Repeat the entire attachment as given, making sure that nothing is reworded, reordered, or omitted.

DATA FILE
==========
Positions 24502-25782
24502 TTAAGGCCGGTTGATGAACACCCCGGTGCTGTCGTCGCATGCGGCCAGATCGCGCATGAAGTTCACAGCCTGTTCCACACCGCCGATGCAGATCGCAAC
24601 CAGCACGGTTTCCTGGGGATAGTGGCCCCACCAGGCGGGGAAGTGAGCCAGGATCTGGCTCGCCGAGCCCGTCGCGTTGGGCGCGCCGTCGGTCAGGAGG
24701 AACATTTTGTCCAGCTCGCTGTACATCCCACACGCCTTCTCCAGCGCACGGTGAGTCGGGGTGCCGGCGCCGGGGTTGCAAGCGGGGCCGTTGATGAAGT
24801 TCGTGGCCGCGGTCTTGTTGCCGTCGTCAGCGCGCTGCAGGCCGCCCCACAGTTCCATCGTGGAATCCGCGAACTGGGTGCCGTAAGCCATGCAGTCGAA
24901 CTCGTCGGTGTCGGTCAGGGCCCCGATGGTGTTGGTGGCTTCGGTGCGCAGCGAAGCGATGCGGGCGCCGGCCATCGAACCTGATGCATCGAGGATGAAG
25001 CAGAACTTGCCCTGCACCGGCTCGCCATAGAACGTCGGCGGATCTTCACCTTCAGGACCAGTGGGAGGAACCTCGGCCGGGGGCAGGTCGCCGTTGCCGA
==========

Positions 24502-25782
24502 TTAAGGCCGGTTGATGAACACCCCGGTGCTGTCGTCGCATGCGGCCAGATCGCGCATGAAGTTCACAGCCTGTTCCACACCGCCGATGCAGATCGCAAC
24601 CAGCACGGTTTCCTGGGGATAGTGGCCCCACCAGGCGGGGAAGTGAGCCAGGATCTGGCTCGCCGAGCCCGTCGCGTTGGGCGCGCCGTCGGTCAGGAGG
24701 AACATTTTGTCCAGCTCGCTGTACATCCCACACGCCTTCTCCAGCGCACGGTGAGTCGGGGTGCCGGCGCCGGGGTTGCAAGCGGGGCCGTTGATGAAGT
24801 TCGTGGCCGCGGTCTTGTTGCCGTCGTCAGCGCGCTGCAGGCCGCCCCACAGTTCCATCGTGGAATCCGCGAACTGGGTGCCGTAAGCCATGCAGTCGAA
24901 CTCGTCGGTGTCGGTCAGGGCCCCGATGGTGTTGGTGGCTTCGGTGCGCAGCGAAGCGATGCGGGCGCCGGCCATCGAACCTGATGCATCGAGGATGAAG
25001 CAGAACTTGCCCTGCACCGGCTCGCCATAGAACGTCGGCGGATCTTCACCTTCAGGACCAGTGGGAGGAACCTCGGCCGGGGGCAGGTCGCCGTTGCCGA